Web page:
The Louisiana Department of Education has stonewalled attempts to make public records involving the discussion process for how private and parochial schools were deemed eligible for vouchers, which are funded by tax dollars. This is yet another insult to teachers, students and families who witnessed entire schools shut down following Hurricane Katrina and massive teacher layoffs. Mitch Landrieu, the mayor of New Orleans, went on the record stating that “transformation was made possible not just because of the need to rebuild physical infrastructure, but because the displacement and layoffs that resulted from the storm sapped the power from the local teacher’s union, whose opposition would’ve otherwise made change impossible.” A rare victory was scored when a New Orleans judge ruled that the state and School Board illegally fired thousands of teachers and school employees.
For those involved in public education around the country, it is not difficult to identify the various tactics that have been undertaken to dismantle and marginalize public education in the United States. These include the weakening of teacher’s unions, No Child Left Behind/Race To The Top, Common Core and the flow of public funds to quasi-public and private schools. I do not want to rehash these events which are already well documented by websites such as Schools Matter. What I want to explore are the underlying currents that often serve to distract from the source of the oncoming floods. It’s easy to observe and quantify the lava (effects) but not as easy to calibrate the minute shiftings of the earth’s crust (cause) that results in an eruption at just the right time and place.
In my humble, non-binding opinion, there are two decisive factors that are at play besides the obvious elephant in the room, which is the staggering profits to be made off public schools by the testing companies, education “specialists” and corporate captains such as Rubert Murdoch and Bill Gates who are chomping at the bit to take their “manifest destined” piece of the public education pie. The reality is that Murdoch and Gates have enough money to build their own damn schools and pay the salary of every blessed employee in their own Gates-Murdoch private Idaho school district. So perhaps there’s more than money that motivates these types of persons. Remember, also Gates and Murdoch have built their empires and made their brillions (billion/trillion) already. This is about legacy for them, which leads me to the two reasons for their meddling in the public sphere, that is camouflaged by the various private interests that are the focus of many education watchdogs.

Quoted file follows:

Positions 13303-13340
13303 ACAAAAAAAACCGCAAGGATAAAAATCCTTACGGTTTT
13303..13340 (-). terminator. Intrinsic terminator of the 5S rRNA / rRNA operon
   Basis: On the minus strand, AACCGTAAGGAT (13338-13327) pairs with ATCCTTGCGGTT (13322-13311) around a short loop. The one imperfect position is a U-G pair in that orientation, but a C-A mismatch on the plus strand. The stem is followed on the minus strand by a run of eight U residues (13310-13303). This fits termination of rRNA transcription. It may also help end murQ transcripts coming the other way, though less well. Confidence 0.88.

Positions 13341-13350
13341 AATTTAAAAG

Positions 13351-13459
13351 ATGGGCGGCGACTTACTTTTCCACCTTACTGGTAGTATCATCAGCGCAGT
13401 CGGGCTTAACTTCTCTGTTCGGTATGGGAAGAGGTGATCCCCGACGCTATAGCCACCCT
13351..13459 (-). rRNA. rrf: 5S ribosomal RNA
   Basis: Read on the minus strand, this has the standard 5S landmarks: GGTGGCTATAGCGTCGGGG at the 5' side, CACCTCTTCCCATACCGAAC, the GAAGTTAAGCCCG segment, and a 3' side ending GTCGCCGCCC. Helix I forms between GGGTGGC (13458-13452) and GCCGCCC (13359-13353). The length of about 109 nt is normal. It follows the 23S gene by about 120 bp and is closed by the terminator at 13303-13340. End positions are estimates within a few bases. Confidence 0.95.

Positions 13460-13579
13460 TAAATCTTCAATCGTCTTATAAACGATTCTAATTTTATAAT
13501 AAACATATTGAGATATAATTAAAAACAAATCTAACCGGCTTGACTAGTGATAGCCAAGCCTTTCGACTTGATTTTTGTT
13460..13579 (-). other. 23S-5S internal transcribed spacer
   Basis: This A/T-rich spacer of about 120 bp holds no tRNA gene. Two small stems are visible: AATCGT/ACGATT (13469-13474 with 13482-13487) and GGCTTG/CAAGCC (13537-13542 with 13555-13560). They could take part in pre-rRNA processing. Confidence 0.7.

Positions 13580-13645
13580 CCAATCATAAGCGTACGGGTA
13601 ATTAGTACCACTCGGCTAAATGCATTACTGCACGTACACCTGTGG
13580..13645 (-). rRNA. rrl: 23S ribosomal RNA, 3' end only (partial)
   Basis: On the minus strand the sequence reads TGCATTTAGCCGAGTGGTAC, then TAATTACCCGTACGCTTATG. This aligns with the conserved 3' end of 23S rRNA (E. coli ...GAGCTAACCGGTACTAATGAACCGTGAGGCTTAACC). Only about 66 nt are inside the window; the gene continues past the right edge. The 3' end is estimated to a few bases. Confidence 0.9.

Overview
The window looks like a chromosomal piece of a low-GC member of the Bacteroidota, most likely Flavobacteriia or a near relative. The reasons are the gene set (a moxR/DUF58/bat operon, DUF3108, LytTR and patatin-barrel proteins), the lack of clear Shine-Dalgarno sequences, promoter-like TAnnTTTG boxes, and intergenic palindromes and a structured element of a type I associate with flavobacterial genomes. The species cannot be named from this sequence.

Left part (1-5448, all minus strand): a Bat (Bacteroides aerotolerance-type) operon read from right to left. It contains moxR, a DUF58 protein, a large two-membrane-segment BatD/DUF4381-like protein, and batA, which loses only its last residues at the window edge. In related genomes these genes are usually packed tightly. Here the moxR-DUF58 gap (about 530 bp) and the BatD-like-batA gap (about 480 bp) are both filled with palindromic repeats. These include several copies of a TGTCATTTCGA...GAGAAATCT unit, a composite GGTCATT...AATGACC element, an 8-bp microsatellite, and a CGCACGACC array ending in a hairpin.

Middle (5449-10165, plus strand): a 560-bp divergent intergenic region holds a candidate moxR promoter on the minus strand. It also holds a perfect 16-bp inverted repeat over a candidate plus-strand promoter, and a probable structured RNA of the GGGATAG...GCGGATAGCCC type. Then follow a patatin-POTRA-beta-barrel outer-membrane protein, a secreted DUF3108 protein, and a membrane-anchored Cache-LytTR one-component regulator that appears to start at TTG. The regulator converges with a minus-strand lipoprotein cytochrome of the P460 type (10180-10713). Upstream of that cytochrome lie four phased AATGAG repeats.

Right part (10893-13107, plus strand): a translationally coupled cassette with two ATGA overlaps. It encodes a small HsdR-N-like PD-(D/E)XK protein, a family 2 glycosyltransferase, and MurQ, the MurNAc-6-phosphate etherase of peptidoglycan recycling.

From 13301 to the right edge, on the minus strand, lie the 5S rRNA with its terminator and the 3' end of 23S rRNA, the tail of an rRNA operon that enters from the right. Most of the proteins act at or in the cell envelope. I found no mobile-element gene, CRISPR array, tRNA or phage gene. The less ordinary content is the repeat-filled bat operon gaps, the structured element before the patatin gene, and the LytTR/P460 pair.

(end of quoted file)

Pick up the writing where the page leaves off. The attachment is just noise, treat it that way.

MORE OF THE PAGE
The first reason is ego; these are self-made men who pulled themselves up from their bootstraps to realize their version of the American Dream. These are men for whom the rules of mere mortals do not apply. If they set their mind or their money to solving a problem, then consider it done. Their access to the corridors of the power culture’s prestige and privilege are merely a by-product of their entitlement, for they deserve everything they have. Please disregard the monopoly behavior of Microsoft when Gates headed the company or the sub-ethical behavior of Murdoch’s employees in the pursuit of tabloid journalism. The second reason is their utter disdain for the public sector, otherwise known as the unwashed masses. The public are the marks, the ones to consume the software or newspapers they respectively hawk. But when it comes to matters of importance such as public education, of which Gates was in private school by the 7th grade and Murdoch attended one of the most expensive boarding schools in Australia, then these are the smartest men in the room. The transparency required when overseeing public dollars is beneath such men, no one will tell them what to do or how to do it, least of all a bunch of public servants or their collective bargaining representatives.
In future posts, I will explore public education and the role of critical thinking in shaping our consciousness, which I feel is one of the most important struggles taking place in our society, even more important, dare I say it, then whether or not to eat at Chick-Fil-A …oh yes, he did go there!